It starts with an electric scratching sound : a pick run over an amplified guitar string.

A few chords on the same guitar gently come together in a simple, melancholic riff.

A tape recorder starts. Billy Corgan's unique voice speaks a sentence. *click* An other one. *click* The same riff plays while Billy speaks. *click* An other spoken sentence. *click* Billy says :

"The Aeroplane Flies High (Turns Left, Looks Right)"

The Aeroplane Flies High (Turns Left, Looks Right) is one of my favourite Smashing Pumpkins songs. One of those 8+ minute epics I can't get enough of. It's a B-side off of their landmark 1995 double album Mellon Collie and the Infinite Sadness. It can be found on the eponymous box set, on the Thirty-Three single and on their greatest hits CD. It was recorded in May 1996 at Charing Cross Studios. Music and words by : Billy Corgan. Produced by : Billy Corgan and Flood.

Someone hits a pedal. The guitar takes over your speakers. The bass and drums kick in, giving it depth. Cymbals. The riff is loud, powerful, and yet it is sad. If your sound system is loud enough, you're vibrating along with it.

The guitar is clean again when Billy starts singing the first verse, backed by subtle drumming. Then the drums pick up and once again the distorted guitar blows out in your speakers while Billy's loudly sings the chorus :

"I'm disconnected by your smile
Disconnect a million miles
And what you promised me
I hope will set you free
I'm disconnected by your smile

The main riff of the song is repeated throughout. It is very simple. Billy Corgan wrote it in 1994 at Gravity Studios. It is during those sessions in the middle of the Siamese Dream tour that the band put together most of the groundwork for MCIS, including this song, which was titled "Disconnected" and only had the main riff, which is called (quite imaginatively) 'the Disconnected riff'. A simplest version of the riff can be found in the 23 minute Pastichio Medley* from the Zero single, also part of the same box set.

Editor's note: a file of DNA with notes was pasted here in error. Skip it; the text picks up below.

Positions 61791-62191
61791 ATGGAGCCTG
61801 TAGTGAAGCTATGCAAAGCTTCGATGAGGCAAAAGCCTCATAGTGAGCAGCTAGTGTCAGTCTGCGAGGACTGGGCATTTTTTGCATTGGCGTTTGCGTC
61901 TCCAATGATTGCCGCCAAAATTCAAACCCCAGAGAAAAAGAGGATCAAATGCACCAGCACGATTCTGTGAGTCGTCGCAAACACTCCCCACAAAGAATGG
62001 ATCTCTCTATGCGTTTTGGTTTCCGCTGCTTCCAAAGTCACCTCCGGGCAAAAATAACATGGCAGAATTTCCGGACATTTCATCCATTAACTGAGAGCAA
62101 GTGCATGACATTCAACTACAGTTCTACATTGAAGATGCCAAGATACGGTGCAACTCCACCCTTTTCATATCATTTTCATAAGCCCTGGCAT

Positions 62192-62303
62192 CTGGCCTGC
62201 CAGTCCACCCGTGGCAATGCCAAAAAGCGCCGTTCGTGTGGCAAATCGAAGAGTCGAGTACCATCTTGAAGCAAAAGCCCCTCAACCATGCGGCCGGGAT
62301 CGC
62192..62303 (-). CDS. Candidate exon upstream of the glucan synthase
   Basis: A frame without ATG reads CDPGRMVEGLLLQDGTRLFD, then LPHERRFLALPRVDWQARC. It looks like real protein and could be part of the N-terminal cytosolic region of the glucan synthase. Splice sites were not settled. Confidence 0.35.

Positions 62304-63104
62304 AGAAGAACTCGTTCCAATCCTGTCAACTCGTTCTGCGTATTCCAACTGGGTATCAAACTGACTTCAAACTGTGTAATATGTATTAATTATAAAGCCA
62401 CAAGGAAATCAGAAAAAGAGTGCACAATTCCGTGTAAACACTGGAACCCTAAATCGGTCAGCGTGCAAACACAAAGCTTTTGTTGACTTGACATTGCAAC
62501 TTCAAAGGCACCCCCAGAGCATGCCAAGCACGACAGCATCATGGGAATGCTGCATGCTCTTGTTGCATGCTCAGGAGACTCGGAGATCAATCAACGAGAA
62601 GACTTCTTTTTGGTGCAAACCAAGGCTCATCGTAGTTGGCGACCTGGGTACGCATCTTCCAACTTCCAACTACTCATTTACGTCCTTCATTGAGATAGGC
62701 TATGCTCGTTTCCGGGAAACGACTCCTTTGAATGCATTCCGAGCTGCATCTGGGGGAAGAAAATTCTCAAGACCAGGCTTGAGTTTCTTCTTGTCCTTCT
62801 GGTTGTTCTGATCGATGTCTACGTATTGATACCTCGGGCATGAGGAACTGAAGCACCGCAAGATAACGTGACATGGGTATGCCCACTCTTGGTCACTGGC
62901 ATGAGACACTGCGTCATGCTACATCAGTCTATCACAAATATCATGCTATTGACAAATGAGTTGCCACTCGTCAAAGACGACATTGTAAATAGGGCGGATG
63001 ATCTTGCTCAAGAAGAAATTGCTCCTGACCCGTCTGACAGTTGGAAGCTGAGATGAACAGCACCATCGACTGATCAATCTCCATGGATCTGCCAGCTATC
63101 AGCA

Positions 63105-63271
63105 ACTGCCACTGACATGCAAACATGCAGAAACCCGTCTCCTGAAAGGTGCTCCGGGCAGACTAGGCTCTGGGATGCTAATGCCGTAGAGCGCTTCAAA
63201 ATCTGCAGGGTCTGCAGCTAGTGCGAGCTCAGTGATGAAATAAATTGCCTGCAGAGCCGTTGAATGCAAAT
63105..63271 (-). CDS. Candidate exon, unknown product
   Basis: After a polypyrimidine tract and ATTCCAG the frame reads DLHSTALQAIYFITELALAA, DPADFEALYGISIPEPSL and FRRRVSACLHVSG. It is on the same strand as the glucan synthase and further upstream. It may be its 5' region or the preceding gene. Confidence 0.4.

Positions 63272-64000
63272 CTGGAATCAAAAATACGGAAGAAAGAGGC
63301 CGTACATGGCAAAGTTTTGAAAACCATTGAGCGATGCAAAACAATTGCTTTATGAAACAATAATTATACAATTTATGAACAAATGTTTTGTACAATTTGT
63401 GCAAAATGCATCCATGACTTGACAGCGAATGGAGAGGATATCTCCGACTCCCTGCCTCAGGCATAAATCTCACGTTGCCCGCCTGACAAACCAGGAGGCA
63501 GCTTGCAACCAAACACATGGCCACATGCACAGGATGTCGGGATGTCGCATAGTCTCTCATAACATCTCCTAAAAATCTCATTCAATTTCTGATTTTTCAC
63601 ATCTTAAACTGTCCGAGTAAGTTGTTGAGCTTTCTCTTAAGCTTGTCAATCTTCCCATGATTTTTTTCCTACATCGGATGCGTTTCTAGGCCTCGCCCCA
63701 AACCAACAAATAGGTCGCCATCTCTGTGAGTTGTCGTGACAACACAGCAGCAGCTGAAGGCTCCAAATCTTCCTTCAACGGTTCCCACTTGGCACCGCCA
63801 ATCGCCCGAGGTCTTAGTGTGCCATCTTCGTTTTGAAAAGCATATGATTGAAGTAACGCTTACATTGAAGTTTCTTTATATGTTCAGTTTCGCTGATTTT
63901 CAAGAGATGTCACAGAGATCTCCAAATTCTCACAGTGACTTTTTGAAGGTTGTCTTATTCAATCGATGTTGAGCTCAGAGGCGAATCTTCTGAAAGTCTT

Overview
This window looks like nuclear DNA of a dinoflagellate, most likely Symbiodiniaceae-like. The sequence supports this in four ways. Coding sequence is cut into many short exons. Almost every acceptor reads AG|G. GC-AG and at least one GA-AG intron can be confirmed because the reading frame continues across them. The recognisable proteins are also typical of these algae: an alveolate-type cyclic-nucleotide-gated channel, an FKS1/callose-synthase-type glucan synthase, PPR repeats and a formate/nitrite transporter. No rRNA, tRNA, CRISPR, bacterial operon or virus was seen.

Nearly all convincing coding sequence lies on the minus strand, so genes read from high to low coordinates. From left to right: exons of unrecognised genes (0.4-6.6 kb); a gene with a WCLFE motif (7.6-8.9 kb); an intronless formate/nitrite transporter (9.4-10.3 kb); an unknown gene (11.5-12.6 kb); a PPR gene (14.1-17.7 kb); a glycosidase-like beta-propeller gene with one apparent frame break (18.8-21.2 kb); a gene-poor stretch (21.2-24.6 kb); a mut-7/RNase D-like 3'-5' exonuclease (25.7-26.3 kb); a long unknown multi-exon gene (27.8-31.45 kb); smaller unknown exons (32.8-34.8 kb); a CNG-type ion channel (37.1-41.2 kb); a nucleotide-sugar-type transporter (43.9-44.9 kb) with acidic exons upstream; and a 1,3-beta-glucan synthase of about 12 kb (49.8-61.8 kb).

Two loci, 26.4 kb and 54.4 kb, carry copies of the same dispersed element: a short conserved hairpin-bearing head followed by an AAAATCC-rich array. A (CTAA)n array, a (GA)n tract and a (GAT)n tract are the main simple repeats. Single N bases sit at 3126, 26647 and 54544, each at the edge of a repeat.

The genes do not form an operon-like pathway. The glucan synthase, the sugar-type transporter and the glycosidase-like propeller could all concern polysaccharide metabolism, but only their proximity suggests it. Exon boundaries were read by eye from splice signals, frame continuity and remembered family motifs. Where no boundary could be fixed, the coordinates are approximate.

We're three minutes into the song now, and it slows back down. Spoken sentences over the guitar again. They're having fun with dials and buttons : some voices are distorted, or slowed down. Billy is singing softly and Jimmy jamming peacefully.

On the chorus the guitar once again goes full force with Billy's singing, which leads into the solo, which is also simple and takes up the second half of the song, over the Disconnected riff and the drums. Billy sings loudly during the rest of the song, sings the chorus while soloing, and the last verse.

"This is a Mellon Collie riff that I could never seem to find a place for. [Producer] Flood didn't like this one much ("too heavy metal"-a common complaint), and I never finished it until right before it was recorded. Essentially a new song with an old riff, with spoken word bits courtesy of my friend. The solo, funnily enough, was quickly thrown down because I had to go to a funeral. It was supposed to be a reference for where to pick up when I came back. But when I returned, I was surprised by how much I liked it." -Billy Corgan, Guitar World 1/97

The song reaches its climax at the end of the seventh minute : drums going wild, heavily distorted guitar solo, Billy singing, and always that mesmerizing Disconnected riff.

And the sound goes really quiet, with a new final riff, very simple, played over a clean electric guitar. Billy's voice is distant, rerecorded several times over. He makes quick, weird sounds with his guitar and sings very softly :

"And in my heart I know you're there
And in my heart I know you care
And in my heart I know you're gone.

Noded for Orpheum's quest.

* You can find it at about 13:10. To me it's one of the highlights of the medley, along with Rubberman, which is at 11:25.

Don't be like me! Don't forget to mention your sources! :
  • The Smashing Pumpkins Fan Collaborative (at,
  • Siva - The Smashing Pumpkins Website (at - a great source for all things Pumpkin, I highly recommend it),
  • the best search engine in the world helped me a lot, notably to find
  • the song's tabs, which were best transcribed by Eric Agnew,
  • my own copy of The Aeroplane Flies High, and the song itself of course. :-)

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